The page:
TitleSex-biased gene expression in antennae of Drosophila suzukii.
Publication TypeJournal Article
Year of Publication2020
AuthorsAhn, S-J, Oh, H-W, Corcoran, J, Kim, J-A, Park, K-C, Park, CGyoo, Choi, M-Y
JournalArch Insect Biochem Physiol
Date Published2020 May
KeywordsAnimals, Arthropod Antennae, Chemoreceptor Cells, Cytochrome P-450 Enzyme System, Drosophila, Female, Gene Expression Profiling, Male, Sex Factors

Drosophila suzukii differs from other members of the genus Drosophila in its host preference and oviposition behavior. The flies are attracted to ripening fruits, and females have a serrated ovipositor enabling eggs to be laid inside the fruit. In addition to its huge economic impact, its unique chemoecological, morphological, and physiological characteristics have garnered considerable research interests. In this study, we analyzed D. suzukii antennal transcriptomes to identify sex-biased genes by comparison of differential gene expressions between male antennae (MA) and female antennae (FA). Among 13,583 total genes of the fly genome, 11,787 genes were expressed in either MA or FA. There are only 132 genes (9 in MA, 7 in FA, and 116 in both, FPKM >1) were expressed in antennae exclusively, and 2,570 genes (9 in MA, 0 in FA, and 2,561 in both) were enriched in antennae containing 185 and 113 sex-biased genes in MA and FA, respectively. Interestingly, many immune-related genes were highly expressed in MA, whereas several chemosensory genes were at high rank in FA. We identified 27 sex-biased chemosensory genes including odorant and gustatory receptors, odorant-binding proteins, chemosensory proteins, ionotropic receptors, and cytochrome P450s, and validated the gene expressions using quantitative real-time PCR. The highly expressed sex-biased genes in antennae are likely involved in the fly specific mating, host-finding behaviors, or sex-specific functions. The molecular results demonstrated here will facilitate to find the unique chemoreception of D. suzukii, as well as on the development of new management strategies for this pest.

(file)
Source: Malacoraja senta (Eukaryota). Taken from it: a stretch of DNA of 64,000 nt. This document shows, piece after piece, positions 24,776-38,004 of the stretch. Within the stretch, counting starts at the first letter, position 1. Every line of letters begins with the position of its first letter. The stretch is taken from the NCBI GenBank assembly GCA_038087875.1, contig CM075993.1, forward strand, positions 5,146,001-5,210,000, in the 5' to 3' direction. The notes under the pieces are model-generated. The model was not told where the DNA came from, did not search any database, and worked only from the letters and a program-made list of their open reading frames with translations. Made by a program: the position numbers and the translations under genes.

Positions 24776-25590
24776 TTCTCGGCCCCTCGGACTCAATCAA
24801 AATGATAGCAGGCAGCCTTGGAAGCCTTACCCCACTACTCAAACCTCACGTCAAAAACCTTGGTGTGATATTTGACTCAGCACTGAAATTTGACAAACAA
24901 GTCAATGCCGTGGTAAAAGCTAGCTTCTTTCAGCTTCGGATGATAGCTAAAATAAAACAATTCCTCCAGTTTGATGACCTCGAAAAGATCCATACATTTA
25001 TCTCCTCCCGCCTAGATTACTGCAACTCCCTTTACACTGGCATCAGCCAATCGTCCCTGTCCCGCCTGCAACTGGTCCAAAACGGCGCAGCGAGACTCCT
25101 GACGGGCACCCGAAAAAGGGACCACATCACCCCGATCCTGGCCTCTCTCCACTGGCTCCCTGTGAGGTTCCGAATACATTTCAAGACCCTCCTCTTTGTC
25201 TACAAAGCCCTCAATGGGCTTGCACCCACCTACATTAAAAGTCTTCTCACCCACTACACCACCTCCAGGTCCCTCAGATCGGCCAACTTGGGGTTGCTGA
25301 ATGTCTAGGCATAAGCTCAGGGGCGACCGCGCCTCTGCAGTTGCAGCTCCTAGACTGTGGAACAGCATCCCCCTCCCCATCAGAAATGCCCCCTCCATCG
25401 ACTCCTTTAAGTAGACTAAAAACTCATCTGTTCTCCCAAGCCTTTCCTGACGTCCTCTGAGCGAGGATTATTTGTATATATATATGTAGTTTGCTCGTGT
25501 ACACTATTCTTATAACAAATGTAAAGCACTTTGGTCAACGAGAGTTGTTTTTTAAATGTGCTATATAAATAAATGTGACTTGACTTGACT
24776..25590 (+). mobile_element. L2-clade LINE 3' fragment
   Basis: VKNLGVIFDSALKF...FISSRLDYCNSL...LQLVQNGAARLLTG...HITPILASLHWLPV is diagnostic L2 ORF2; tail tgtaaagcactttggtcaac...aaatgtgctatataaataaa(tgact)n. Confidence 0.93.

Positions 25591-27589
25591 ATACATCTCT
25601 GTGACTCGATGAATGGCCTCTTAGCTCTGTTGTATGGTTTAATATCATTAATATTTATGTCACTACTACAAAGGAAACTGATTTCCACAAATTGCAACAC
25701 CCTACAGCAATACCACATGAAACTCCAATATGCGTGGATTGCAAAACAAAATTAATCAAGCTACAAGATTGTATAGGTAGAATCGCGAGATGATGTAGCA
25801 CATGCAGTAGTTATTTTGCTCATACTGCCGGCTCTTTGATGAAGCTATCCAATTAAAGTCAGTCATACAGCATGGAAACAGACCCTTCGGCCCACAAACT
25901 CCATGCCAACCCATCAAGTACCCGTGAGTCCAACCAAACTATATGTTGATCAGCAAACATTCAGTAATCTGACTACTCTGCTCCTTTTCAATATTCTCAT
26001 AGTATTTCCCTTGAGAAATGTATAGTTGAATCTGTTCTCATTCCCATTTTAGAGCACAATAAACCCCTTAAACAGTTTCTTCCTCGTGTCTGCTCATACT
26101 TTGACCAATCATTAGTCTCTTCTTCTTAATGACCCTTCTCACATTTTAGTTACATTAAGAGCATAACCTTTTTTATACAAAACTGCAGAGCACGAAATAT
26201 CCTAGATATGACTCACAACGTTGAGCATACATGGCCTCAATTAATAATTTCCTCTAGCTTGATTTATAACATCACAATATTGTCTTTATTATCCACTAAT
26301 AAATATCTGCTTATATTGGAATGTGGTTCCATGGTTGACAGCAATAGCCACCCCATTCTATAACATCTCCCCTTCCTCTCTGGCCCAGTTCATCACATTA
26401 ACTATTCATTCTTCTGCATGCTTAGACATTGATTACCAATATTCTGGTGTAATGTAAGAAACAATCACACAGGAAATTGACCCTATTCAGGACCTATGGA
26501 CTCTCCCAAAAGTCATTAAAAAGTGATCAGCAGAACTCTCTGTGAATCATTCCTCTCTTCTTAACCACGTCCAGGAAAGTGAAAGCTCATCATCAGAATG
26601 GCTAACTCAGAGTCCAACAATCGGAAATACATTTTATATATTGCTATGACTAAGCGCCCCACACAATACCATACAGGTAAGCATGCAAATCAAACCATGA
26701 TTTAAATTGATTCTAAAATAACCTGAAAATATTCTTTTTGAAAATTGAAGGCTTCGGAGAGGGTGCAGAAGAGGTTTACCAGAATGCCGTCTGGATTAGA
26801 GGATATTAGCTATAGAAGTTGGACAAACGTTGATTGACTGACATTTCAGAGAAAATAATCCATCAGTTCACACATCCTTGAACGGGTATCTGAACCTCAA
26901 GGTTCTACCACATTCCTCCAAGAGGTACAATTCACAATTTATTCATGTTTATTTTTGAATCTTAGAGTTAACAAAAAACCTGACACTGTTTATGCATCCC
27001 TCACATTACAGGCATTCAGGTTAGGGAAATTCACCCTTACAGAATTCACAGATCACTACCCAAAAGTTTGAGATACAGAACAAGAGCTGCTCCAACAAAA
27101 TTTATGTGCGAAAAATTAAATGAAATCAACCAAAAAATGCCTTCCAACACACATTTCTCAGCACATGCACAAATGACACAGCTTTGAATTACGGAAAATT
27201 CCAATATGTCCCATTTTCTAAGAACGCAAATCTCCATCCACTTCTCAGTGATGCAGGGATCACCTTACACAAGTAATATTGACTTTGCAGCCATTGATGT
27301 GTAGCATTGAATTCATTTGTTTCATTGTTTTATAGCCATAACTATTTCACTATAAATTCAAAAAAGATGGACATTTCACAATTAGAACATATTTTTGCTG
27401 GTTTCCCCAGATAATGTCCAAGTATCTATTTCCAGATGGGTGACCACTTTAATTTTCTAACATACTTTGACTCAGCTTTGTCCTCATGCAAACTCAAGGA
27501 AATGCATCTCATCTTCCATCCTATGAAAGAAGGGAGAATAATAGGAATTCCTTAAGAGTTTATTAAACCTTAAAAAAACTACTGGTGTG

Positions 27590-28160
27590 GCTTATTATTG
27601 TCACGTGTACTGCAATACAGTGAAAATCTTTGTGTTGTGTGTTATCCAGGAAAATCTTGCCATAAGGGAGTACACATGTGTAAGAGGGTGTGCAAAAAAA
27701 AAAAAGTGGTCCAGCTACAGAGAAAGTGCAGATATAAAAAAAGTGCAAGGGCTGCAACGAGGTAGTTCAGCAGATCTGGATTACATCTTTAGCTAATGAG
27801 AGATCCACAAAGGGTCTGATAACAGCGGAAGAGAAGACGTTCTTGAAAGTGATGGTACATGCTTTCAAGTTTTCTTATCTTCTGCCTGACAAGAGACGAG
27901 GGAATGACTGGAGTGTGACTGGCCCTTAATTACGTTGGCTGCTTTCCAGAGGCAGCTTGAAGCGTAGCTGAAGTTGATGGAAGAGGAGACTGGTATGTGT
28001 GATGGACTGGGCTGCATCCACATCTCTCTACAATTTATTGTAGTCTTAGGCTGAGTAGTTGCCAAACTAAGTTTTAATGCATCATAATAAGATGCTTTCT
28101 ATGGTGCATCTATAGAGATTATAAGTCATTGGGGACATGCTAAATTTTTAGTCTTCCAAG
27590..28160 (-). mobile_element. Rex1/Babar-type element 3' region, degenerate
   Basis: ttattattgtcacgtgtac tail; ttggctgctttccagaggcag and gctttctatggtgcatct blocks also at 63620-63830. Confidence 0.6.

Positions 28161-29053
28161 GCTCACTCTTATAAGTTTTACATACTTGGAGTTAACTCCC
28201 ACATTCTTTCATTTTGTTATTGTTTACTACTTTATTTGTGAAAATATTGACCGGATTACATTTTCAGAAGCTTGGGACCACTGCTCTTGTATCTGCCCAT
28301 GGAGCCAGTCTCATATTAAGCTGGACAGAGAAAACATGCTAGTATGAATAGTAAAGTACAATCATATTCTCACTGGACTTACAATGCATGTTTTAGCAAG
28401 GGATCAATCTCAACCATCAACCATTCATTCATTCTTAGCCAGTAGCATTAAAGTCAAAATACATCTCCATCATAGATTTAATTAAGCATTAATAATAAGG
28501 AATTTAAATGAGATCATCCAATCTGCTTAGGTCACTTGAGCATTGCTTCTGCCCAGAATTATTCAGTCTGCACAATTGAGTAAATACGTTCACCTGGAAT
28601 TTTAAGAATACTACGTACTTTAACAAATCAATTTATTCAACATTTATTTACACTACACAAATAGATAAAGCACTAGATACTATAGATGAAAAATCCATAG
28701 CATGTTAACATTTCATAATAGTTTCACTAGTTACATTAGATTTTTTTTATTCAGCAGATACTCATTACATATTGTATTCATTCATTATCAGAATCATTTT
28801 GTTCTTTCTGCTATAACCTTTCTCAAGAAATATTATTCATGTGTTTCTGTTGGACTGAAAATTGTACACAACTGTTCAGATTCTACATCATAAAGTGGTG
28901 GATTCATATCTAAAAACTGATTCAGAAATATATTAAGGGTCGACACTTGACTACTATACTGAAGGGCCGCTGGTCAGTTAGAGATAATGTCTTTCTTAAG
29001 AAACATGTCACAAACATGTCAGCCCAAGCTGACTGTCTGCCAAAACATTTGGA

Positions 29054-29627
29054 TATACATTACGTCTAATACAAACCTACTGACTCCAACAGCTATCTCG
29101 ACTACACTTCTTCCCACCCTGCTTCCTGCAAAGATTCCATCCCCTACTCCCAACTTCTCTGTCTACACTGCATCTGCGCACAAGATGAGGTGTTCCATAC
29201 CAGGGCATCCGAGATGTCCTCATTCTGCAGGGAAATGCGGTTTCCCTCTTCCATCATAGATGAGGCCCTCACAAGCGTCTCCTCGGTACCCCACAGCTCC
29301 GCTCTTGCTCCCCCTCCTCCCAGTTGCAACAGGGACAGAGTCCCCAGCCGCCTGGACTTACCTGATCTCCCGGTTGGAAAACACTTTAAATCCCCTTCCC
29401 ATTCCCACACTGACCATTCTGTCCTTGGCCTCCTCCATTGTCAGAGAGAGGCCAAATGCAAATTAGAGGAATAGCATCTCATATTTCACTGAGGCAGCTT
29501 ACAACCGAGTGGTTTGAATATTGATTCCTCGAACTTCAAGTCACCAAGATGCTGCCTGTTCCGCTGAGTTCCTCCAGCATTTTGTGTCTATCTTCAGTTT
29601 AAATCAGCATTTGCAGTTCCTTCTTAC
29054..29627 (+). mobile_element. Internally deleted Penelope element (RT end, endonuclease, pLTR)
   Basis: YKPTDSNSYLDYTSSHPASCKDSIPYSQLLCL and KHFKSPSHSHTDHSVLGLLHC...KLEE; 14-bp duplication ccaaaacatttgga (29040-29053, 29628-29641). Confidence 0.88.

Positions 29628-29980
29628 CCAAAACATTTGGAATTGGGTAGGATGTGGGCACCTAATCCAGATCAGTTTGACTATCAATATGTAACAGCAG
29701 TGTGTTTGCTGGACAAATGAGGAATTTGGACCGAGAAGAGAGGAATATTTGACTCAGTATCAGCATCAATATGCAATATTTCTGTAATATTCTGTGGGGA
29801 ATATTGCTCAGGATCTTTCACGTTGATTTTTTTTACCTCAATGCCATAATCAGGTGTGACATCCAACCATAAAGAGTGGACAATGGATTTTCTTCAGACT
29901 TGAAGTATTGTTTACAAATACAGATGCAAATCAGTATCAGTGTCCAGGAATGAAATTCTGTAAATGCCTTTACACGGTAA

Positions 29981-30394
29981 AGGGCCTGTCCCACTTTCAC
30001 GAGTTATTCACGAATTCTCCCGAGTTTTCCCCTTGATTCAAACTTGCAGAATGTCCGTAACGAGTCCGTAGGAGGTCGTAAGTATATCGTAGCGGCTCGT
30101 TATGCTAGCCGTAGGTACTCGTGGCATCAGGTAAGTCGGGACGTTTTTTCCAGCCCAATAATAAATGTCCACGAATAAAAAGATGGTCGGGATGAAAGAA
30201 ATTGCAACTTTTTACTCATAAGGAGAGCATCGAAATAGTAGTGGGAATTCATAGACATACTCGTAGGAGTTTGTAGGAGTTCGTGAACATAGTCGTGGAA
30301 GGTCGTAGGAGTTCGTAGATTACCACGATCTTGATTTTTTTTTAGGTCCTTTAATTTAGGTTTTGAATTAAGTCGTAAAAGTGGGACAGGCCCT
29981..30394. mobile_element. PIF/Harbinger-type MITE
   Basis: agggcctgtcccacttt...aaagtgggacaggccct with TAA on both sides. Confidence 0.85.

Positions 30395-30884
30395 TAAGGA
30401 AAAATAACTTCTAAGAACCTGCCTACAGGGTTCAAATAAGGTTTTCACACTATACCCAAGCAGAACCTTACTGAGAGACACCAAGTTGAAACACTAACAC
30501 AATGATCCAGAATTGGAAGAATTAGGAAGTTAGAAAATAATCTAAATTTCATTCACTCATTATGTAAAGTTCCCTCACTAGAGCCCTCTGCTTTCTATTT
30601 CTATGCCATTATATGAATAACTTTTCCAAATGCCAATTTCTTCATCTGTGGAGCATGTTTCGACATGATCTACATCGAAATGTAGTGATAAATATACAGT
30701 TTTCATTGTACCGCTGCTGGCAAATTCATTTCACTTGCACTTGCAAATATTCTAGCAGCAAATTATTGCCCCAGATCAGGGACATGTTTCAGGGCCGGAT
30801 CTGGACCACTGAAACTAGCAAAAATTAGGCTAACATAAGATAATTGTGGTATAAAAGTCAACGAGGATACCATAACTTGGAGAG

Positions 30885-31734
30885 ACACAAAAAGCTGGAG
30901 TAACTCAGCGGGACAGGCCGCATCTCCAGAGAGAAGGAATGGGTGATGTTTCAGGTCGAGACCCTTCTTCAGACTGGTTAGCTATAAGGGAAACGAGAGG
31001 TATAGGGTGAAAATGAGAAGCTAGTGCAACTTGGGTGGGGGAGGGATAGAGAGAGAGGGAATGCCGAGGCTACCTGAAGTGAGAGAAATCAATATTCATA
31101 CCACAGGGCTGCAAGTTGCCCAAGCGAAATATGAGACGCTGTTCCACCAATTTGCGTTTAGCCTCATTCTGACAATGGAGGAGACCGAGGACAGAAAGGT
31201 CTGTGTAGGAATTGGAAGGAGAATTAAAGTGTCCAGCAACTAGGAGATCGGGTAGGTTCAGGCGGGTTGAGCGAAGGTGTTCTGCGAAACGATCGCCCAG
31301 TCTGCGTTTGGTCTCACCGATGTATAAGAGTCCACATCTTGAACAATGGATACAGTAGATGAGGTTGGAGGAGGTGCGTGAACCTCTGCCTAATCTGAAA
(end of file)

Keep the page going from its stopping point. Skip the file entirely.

Alternate JournalArch. Insect Biochem. Physiol.
PubMed ID31994766